Soldiering is hard work. So is being an Ubisoft franchise hero, a Tom Clancy one especially. The French publisher demands its action stars march to the same annual beat as most virtual sportsmen, no matter how taxing and ambitious their adventures, whether they're grizzled spies or foppish Iranian acrobats. After Ghost Recon Advanced Warfighter delivered an early hit on 360 in March of last year, 2007 was always likely to find Ubi demanding its brave men hit the (pay)dirt on the double.
All the same, squad leader Captain Scott Mitchell is being rushed back into battle with so much haste it's unseemly. Never mind a vacation; he doesn't even get much of a change of scene. Taking place a mere 24 hours after the end of last year's game, GRAW 2 sees Mitchell still suppressing the Mexican rebellion. After being routed from Mexico City, the plucky rebels are gathering in and around Juarez, near the US border, and actually preparing to invade Texas. Needless to say, it's time to load up with cutting-edge death gadgetry, assemble a few gruff team-mates, ride a Blackhawk in and 'neutralise' their 'threat'. No rest for the wicked.
It has to be said, a change of setting would have been nice. GRAW was a very impressive-looking game, one of the first titles on 360 to really show some next-gen leg. It goes without saying that GRAW 2 will follow suit, although the preview version we've played - much more extensive but less polished than the current marketplace demo - still has a lot of rough graphical edges for a game so near release (it's due 9th March on 360 and later in the month on PS3 and PC). But the dust-blown landscapes and crumbling barrios smouldering and smoking in that moody late-evening sun are a little over-familiar, no matter how seductively real they are, and how convincing the explosions.
You'll be fighting the same enemies with the same tactics, too, either alone or commanding a squad of three, using cover heavily and relying on flanking manoeuvres and suppressing fire in typical Ghost Recon style. As before, the game is more about the feeling of tactical squad deployment than the actual strategic reality of it, and is at heart a mostly just a very slick, tense, slow-paced shooter with some simple squad options - no bad thing, of course. From what we've played, GRAW 2's single-player leans even more towards carefully planned, flashy cinematic action (and away from true strategic depth) than its predecessor did.
After a training level, Mitchell is raced by Humvee to a desert location outside Juarez where he uses the Cypher, an aerial drone, to scout ahead and help him destroy some rebel gun emplacements and clear a bridge on his own. Although so little has changed since the first GRAW, military technology has certainly moved on some in the last 24 hours. Drone control is much improved, with the cross-com camera feed, previously restricted to a tiny window in the top left, now available in an excellent full-screen view (this goes for your team-mates' camera too). As before, the aerial drone can be commanded like a squad member to scout ahead and feed information on distant enemies back to your futuristic HUD.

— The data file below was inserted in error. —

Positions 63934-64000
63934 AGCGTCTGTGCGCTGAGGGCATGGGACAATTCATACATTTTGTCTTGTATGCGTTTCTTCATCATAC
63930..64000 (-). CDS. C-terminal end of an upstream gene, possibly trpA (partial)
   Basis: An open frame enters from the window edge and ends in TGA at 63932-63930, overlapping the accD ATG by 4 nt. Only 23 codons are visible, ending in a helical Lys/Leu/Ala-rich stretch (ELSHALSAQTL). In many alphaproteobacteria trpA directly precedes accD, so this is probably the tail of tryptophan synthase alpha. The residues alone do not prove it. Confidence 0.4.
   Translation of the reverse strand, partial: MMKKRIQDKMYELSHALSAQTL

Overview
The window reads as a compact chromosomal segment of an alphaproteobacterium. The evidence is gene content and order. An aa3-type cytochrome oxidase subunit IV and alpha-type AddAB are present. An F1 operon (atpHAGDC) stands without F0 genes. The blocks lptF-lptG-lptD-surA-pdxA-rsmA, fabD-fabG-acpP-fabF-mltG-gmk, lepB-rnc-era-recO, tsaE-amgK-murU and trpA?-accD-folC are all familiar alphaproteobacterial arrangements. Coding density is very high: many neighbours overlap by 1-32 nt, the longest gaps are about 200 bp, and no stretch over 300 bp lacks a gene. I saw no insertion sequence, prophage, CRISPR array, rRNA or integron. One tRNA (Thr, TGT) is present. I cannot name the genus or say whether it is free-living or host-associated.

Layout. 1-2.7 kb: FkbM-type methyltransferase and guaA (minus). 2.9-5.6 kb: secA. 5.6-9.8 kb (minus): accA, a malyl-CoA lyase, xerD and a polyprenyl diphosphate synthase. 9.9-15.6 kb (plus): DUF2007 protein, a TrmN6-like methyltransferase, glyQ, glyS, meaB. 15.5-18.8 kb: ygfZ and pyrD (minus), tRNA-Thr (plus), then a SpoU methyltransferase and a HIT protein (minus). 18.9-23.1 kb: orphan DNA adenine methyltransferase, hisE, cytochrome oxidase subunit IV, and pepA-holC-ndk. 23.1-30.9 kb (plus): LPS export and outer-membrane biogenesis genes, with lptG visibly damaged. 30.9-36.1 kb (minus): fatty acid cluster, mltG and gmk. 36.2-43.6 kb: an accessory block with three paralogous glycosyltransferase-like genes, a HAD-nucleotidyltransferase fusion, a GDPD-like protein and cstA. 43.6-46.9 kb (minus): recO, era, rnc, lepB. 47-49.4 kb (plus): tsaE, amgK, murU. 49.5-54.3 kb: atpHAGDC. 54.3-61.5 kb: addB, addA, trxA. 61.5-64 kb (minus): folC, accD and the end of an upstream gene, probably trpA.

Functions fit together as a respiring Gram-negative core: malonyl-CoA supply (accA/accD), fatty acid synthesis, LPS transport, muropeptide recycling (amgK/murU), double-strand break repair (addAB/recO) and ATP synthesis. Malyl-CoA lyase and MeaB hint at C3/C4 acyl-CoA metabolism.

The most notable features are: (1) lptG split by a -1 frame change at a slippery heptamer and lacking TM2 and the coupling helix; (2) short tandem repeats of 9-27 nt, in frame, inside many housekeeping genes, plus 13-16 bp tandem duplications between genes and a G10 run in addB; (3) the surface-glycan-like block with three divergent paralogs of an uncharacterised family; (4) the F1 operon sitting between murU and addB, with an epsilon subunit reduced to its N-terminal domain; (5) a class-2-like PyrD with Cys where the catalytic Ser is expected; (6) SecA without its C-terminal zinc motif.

This really comes into play at the start of the second mission in conjunction with a new gun and a new ground-level drone, the Mule. The Mule is a robotic weapons stash on wheels, basically - strongly resembling a Big Trak, for all you nostalgic thirtysomethings out there. Not only does it provide access to your full armoury wherever you want in the level if you can keep it intact, but it also serves as some invaluable portable cover. Like the drone, it can be controlled directly or commanded.
The new gun is a sniper rifle with armour-piercing rounds that can smash through thinner walls. Paring it with the Cypher in the mission in question means you can get a bead on enemies you can't even see - your HUD sketching out their outlines cowering behind the crumbling walls of a derelict hillside village - and take them down, once again using the left trigger to hold your breath and steady your aim. Most satisfying.
After that you finally meet up with your squad and use them to clean out a rebel camp while being bombarded by mortar fire and stirring, militaristic music. The big change here, and a welcome relief to GRAW players, is the addition of a medic unit. This relieves you as captain of the onus of running around the battlefield to heal your team-mates, often putting yourself at undue risk in the process, although the option to perform first aid yourself is still there. The medic saps your unit of firepower to some extent, but overall will make the game much more flexible and forgiving to play.
More than that we cannot discuss, sadly - details of subsequent missions are on a need-to-know basis only, and General Ubi has declared that you, consumer, sorry soldier, do not need to know. Suffice to say there will be some on-rails set-piece relief from the squad action, a little more drama and fun, maybe a little less white-knuckle tension. There's a little more care evident in the level design too, especially in areas such as check-pointing, which GRAW players will be glad to hear.
There's every sign that GRAW 2 will deliver the crowd-pleasing soldiering that saw its predecessor nab BAFTA's Game of the Year gong last year, and we haven't even seen the co-op and competitive multiplayer modes yet - which most agree are the stronger half of the package. There are two major causes for concern, though. One is that it's simply far too close in appearance, content and well, everything, to GRAW to feel like anything other than re-treading old ground. Sometimes with yearly updates, you have to question their reason for existing in the first place, and this is very much one of those times.
The other is time. Has Ubisoft given itself enough breathing space to give GRAW 2 the layer of polish that was notably lacking from the original? We won't have to wait too long to find out.